Then there is the verb "to cleave." I'm told that the sense of "to split" comes from Old English cleofan, while the sense of "to cling" comes from Old English clifian. I wouldn't know; I still remember cleofan, from my former life as a student of Old English poetry, but I don't off-hand remember ever seeing clifian in any text. Of course it's rare in Modern English, too. Fossilized in the wedding vow, or maybe it would have disappeared altogether by now.
Or maybe not. Both verbs run to flesh. The only common sense of the first is also all-but-fossilized, in the combination "meat-cleaver." And the uppermost sense of cleaving in "forsaking all others, and cleaving only unto him" is fleshly.
There may be a perception behind the stubborn survival of these two apparently contradictory meanings in a single verb. On the one hand, a sense of intercourse as wounding; on the other hand a sense of grafting. Things cleave together not because they're glued or tied but because they are cut open, and the raw surfaces brought together then try to heal together.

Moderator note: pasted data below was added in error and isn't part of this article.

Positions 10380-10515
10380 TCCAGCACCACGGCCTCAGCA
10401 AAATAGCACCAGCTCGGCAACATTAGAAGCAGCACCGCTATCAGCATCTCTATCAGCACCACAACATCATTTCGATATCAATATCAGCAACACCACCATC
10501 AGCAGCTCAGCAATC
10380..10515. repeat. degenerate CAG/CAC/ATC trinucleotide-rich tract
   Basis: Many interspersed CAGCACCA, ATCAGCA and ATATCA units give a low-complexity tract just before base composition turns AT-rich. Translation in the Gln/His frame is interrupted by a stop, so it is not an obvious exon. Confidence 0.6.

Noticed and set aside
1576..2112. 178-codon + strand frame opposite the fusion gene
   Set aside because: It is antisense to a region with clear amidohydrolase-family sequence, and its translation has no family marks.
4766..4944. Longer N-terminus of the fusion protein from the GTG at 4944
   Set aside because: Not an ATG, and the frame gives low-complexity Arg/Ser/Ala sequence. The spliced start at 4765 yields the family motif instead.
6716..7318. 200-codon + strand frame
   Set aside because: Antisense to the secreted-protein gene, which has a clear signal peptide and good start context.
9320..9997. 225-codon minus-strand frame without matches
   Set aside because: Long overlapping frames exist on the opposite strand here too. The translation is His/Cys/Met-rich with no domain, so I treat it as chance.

The People of the Book begin as herdsmen, and the glaring fact about herdsmen is that they slaughter and eat creatures they have tended and cared for from birth. Hunters kill animals that are strangers and (more or less) equals. Herdsmen kill their own trusting dependents. This treachery, I sometimes think -- especially at this time of year, when my tolerance of revealed religion is worn very thin -- informs the whole subsequent history and psychology of their relationship with God the Father. The Lord is my shepherd; but even the best good shepherd fully intends to cut the throats of his flock, in the end. In my mind's eye I always see a solemn, dark-eyed child watching her loving father in the slaughteryard with his bloody cleaver, trying to make sense of what she sees.